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The world’s smartest countries

July 12, 2017 Articles, INSEAD, Media / Op-ed
Kai L. Chan, Distinguished Fellow, INSEAD Innovation & Policy Initiative | July 12, 2017 [caption id="attachment_3479" align="aligncenter" width="650"] The countries most likely to produce the next Google.[/caption] When Sergey Brin was 16 and his family had already been living in the United States for a decade, his father took him on a short trip back to Russia. It was 1990 and the Soviet Union was collapsing. By the second day of the trip, the teenager had seen enough to grasp what his life could have been. Taking his father aside, the future co-founder of Google told him in earnest: “Thank you for taking us all out of Russia.” Although Russia has since rebounded, young Brin won the citizenship lottery, having been raised in the U.S. where he had access to great schooling and an environment to nurture his brain. As a child, he received a Montessori education, known for cultivating creativity. Later he went on to study at Stanford University where he met Larry Page and together they would go on to found one of the most valuable brands in the world. Brin’s story illustrates how – given the proper environment – education and creativity can give rise to transformative innovation in the…

¿Qué países ofrecen a sus ciudadanos la mejor educación superior?

May 25, 2017 Articles, WEF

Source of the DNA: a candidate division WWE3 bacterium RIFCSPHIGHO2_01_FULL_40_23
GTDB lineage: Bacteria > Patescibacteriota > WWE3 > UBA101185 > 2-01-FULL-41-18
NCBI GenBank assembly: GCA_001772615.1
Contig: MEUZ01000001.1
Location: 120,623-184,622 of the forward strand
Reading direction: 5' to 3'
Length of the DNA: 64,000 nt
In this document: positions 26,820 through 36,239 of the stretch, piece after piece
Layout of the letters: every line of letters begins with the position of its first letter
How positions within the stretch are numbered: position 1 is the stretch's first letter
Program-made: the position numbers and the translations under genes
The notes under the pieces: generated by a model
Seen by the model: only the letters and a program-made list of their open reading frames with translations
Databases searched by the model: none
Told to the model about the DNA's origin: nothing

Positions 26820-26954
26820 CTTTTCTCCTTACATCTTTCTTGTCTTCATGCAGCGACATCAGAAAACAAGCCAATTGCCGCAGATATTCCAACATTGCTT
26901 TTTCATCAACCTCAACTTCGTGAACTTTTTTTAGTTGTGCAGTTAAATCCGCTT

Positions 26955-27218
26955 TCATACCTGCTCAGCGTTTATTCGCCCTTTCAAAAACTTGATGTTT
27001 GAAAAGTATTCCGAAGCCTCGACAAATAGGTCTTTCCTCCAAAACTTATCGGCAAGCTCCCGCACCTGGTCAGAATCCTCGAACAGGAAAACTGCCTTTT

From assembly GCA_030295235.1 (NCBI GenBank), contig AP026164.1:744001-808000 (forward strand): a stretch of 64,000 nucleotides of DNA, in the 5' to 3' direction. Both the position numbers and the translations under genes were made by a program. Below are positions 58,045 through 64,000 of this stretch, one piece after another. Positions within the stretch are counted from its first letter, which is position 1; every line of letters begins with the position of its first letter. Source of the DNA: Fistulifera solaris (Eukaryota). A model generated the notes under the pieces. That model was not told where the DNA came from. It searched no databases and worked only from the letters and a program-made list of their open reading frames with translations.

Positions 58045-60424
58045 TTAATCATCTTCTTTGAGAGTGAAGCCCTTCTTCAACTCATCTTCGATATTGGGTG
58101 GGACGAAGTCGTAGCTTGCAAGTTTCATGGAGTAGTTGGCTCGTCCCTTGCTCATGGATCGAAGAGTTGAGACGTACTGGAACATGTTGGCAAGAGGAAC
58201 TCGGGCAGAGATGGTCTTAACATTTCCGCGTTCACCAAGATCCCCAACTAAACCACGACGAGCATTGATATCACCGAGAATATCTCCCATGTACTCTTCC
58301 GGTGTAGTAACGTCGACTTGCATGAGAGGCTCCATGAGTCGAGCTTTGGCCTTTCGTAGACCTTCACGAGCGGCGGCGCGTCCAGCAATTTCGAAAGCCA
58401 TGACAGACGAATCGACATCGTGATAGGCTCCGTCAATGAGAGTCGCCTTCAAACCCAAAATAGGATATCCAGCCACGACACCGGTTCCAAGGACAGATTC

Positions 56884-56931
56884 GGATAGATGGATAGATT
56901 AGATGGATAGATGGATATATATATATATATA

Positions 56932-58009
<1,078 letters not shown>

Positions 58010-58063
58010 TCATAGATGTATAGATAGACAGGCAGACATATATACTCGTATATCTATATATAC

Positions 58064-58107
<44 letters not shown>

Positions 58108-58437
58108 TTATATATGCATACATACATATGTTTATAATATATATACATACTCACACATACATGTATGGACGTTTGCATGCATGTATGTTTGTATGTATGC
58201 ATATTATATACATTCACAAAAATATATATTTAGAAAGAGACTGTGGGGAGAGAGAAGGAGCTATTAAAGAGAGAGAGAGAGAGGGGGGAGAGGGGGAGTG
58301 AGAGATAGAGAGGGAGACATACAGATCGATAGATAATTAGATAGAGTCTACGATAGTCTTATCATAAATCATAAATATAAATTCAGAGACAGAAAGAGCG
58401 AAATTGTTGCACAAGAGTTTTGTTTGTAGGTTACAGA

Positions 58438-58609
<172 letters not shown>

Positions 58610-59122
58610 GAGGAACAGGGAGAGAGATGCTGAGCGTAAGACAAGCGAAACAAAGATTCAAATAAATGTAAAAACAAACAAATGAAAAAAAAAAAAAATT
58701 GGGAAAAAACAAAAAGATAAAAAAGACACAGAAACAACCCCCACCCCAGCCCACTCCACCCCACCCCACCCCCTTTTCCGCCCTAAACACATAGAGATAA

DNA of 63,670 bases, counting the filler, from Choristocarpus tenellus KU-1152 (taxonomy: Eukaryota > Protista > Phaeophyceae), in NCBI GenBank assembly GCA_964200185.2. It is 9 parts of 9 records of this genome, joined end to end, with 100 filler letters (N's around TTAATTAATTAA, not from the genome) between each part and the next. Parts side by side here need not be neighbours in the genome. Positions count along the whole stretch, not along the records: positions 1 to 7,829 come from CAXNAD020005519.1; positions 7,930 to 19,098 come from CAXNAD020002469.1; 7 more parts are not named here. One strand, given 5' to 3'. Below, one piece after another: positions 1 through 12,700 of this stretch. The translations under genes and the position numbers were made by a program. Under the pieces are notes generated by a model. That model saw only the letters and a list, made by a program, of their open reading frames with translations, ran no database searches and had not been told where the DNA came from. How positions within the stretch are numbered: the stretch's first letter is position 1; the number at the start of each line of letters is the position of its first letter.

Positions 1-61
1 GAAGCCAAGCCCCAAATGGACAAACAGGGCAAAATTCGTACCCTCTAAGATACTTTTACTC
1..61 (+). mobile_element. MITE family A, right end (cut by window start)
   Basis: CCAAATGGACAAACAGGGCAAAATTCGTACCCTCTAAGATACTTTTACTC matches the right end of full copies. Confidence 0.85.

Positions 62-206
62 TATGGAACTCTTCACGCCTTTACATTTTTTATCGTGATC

25 May 2017 Kai Chan Distinguished Fellow, INSEAD Innovation and Policy Initiative Los responsables políticos tendrán que asegurar que la educación terciaria de alta calidad sea accesible para todos, no solo para la élite. La educación superior inclusiva podría cerrar las divisiones sociales que separan a la sociedad Las universidades son vitales para el desarrollo del capital humano. Son piezas fundamentales de la economía mundial del conocimiento. Si bien alguna vez solo estuvo disponible para unos pocos, la educación superior ahora es casi un requisito para el ingreso a la clase media, y más aún a las filas de la élite. La competencia entre universidades ha dado origen a clasificaciones que intentan determinar cuáles son las más competitivas a nivel mundial. En general, estas listas se basan en métricas como la producción de investigación, el prestigio y los logros de los exalumnos. Aunque las distintas medidas producen clasificaciones diferentes, las principales universidades del mundo son muy similares en todas las evaluaciones. La cantidad de universidades reconocidas a nivel mundial de un país se utiliza siempre para medir la calidad de su educación superior. Sin embargo, esta perspectiva pasa por alto la creciente desigualdad de la educación superior. El desafío de…